For the first time in the 17-year history of the U.S. Drought Monitor, the state of New Mexico showed up “D-nada,” meaning the map of drought conditions showed no color for the state. The last bit of D0, “abnormally dry,” which shows up as yellow, disappeared as of the Aug. 22 map.
“They were on the very first map and they’ve had color on the map ever since. That’s a heck of a run,” said Brian Fuchs, a climatologist with the National Drought Mitigation Center at the University of Nebraska and a U.S. Drought Monitor author.
But he added that New Mexico has been drought-free – no D1-D4 – several times since the drought monitor’s inception in 2000.
Fuchs estimated that Texas is the next-most-frequently represented state on the map. It was last “D-nada” for three weeks in early 2005, but has otherwise had patches of at least abnormally dry over the past 17 years.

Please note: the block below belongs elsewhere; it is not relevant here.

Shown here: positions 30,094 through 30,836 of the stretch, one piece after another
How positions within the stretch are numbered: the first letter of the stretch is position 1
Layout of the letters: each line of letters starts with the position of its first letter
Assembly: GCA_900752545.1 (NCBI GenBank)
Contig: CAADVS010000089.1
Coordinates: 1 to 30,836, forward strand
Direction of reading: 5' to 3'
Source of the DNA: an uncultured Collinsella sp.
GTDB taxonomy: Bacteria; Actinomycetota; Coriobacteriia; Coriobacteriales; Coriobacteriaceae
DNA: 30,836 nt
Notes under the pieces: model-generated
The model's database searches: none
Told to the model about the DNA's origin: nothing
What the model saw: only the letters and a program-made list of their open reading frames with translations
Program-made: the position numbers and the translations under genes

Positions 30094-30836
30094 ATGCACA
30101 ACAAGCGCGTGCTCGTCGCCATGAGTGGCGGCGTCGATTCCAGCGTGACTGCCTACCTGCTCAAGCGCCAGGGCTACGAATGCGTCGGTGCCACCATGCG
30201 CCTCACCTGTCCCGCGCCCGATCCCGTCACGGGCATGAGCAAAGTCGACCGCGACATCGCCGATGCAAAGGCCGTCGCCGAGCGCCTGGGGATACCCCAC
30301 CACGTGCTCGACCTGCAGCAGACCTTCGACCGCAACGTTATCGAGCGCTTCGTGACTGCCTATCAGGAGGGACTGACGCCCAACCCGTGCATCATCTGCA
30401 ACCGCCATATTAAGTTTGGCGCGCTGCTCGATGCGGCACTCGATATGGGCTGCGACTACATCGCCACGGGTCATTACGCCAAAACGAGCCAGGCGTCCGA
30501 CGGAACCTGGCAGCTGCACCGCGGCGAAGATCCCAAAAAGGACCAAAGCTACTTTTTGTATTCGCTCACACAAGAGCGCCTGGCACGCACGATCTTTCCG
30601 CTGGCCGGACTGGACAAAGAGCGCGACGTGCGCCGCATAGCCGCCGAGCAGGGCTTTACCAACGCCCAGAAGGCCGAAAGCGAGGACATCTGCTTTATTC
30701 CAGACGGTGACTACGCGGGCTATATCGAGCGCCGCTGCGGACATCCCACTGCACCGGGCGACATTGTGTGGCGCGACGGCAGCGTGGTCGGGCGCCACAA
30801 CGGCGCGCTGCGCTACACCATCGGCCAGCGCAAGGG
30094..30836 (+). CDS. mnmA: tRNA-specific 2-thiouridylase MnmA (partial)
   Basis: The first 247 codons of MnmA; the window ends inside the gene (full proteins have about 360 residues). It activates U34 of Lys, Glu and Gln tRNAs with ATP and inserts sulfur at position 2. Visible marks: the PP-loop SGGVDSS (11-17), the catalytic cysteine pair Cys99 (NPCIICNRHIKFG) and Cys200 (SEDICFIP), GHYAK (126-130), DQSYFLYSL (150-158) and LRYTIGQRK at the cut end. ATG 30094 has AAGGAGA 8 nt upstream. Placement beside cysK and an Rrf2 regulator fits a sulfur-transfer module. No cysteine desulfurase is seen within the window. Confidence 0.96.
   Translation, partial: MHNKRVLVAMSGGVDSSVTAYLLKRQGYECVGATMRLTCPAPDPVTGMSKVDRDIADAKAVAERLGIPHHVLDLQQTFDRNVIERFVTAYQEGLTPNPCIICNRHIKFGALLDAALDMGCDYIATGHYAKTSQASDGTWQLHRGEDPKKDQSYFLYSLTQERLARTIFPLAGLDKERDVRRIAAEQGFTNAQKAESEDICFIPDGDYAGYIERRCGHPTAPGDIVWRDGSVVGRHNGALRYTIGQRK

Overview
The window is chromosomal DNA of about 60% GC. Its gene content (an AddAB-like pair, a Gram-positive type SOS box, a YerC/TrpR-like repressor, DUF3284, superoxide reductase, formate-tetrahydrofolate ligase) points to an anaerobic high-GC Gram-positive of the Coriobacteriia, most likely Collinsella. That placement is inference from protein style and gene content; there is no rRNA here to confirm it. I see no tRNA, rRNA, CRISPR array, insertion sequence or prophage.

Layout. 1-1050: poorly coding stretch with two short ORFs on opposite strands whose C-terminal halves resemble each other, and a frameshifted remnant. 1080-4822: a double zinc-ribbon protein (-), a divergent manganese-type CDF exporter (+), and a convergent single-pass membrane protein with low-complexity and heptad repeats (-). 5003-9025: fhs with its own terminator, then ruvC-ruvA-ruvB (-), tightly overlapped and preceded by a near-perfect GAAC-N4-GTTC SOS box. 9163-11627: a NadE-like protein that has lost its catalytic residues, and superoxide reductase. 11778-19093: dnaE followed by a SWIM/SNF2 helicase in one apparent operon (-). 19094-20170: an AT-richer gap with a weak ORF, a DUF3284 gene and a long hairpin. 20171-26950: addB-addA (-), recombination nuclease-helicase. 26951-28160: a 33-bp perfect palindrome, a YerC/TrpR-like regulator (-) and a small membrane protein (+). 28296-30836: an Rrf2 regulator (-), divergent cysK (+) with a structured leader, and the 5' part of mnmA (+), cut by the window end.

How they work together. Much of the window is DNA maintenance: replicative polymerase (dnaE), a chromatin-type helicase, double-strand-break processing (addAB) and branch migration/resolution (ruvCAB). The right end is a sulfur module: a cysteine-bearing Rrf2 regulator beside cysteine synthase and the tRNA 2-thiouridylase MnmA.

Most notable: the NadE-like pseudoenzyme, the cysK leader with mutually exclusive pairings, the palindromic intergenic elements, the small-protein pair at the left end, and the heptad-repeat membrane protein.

The drought center collaborates with the National Oceanic and Atmospheric Administration and the U.S. Department of Agriculture each week to create the map showing the location and intensity of drought across the country. “Abnormally dry” reflects areas that are dry but not in drought. Drought categories are D1-D4, “moderate,” “severe”, “extreme” and “exceptional,” represented by progressively darker shades on a tan-red-brown spectrum.
View the U.S. Drought Monitor and associated statistics, maps and graphs at droughtmonitor.unl.edu
-- National Drought Mitigation Center